The Business of Buddhism, Pt 1
In October, 2014, Nyima Dorjee Rinpoche, abbot of Palden Ningye Monastery, set off on a journey to what Tibetans call “Handi”, which loosely translates into “the Han ethnic land”. He was on a sacred mission to visit Mount Wutai in Shanxi Province.
China has four sacred mountains in Buddhism, but Mount Wutai is the most celebrated. It was a particularly special destination for Nyima Rinpoche because it is the “Seat of Awakening” for Manjusri, a bodhisattva of wisdom, who Nyima believes was reincarnated as his mentor. For this well-traveled, 38-year-old monk, the site is one of many pilgrimages on the quest for ultimate wisdom. He felt a sense of accomplishment and exhilaration when he encountered the valley filled with monasteries. Marshalling the utmost respect, Nyima performed his sutras and carefully groomed himself before entering the mountains.
From there, things started to go horribly wrong. In a particularly grand monastery, he saw two monks sitting with their feet resting on the chairs, “like two bosses,” he says. He asked which monastery was the most ancient; they didn’t know. He inquired about the differences between Han and Tibetan Buddhism; they didn’t know. Nyima asked if they were converted; they merely showed Nyima their conversion certificates, which they kept in their chest pockets. As to the real meaning of conversion (皈依), they were clueless.
“They knew nothing!” Nyima exclaims. “Conversion is not about papers, it’s about here.” He laid his palm on his chest. “These temples are magnificent, but there was no Buddha, or Buddha’s Way, in them. They are hollow.”
Nyima left Mount Wutai disillusioned and saddened. “This is what happens in the Downfall Era of Buddhism.”
The Downfall Era of Buddhism (末法时代) is often cited as the reason for the ills of Buddhism in our modern times. Before he attained nirvana, Buddha predicted the downfall of his own religion in three phases, the first being the first thousand years of thriving, a second thousand years of reflection on the first phase, and the third millennium being the downfall.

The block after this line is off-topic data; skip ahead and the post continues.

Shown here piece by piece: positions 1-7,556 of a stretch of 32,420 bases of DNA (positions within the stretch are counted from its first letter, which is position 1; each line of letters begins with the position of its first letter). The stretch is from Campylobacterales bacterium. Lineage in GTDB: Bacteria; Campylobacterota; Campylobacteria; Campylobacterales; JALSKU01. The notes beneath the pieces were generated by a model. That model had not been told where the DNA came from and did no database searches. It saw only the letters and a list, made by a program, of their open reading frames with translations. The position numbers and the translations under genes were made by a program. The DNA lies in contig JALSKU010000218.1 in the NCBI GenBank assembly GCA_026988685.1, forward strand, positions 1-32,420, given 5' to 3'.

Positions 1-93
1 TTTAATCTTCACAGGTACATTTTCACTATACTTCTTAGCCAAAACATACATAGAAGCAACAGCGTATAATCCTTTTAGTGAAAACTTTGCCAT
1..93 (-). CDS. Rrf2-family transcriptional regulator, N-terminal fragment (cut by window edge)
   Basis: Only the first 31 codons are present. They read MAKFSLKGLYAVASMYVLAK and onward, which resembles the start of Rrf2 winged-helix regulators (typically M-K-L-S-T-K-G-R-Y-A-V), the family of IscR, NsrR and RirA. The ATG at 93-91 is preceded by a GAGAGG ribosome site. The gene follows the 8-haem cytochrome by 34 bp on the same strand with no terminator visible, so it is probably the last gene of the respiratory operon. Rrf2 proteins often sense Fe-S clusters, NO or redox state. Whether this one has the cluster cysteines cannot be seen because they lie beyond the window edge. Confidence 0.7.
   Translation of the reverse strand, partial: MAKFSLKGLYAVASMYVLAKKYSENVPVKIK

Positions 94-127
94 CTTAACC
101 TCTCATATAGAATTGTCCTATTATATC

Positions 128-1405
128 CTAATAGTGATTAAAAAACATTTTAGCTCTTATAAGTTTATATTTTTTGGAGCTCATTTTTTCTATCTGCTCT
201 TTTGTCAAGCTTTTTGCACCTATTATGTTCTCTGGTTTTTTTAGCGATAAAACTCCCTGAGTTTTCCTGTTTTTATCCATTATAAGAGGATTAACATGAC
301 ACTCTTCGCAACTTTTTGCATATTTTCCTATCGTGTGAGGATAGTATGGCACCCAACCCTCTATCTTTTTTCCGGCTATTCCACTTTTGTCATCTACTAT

In China, at times, it looks particularly lost. For many Chinese people, the traditional image of a Buddhist monk is someone next to a saint: thin, dignified, and a trusted guide on spiritual matters—perhaps even a psychic with supernatural powers. But, most of all, they should neither have nor want money. This romanticized image causes all the more antipathy toward the modern Chinese Buddhist monks of reality.
For an ordinary pilgrim, one needs to be quite well-off to visit a monastery. Most temples charge an entrance fee, and a lot of them are high enough to bar most pilgrims from regular entry. You can find a donation box by every gate of every hall. When you enter a monastery, you are usually coerced into buying a candle or putting your family name down for a ceremony, with monks offering guarantees of good luck and fortune.
Meanwhile, as China gets richer, Buddhism’s patrons give more and more generous offerings. In some wealthy monasteries, abbots can be seen driving a BMW, Audi, or even a Porsche— often gifts from wealthy patrons with now assuredly spectacular karma. Shi Yongxin (释永信), abbot of Shaolin Monastery and possibly the most well-known monk in China, is commonly called the “CEO of Shaolin” because he started over ten companies under Shaolin’s name. For some, the death of the romantic ideal has caused a loss in faith, and for many others, the perception of Buddhism has changed to one of greedy monks, expensive incense, and tourist hotspots.
If, indeed, this is the millennium of the downfall, how did it come about? Gao Xiang, a member of the Beijing Buddhist Association and a well-known Weibo celebrity for his Buddhism advocacy, believes it is the cost of the modern world. “It’s not that monasteries want themselves to be commercialized—they have to. They are forced to.” A long history of Buddhism in flux has led to Xiang’s view, a view many share.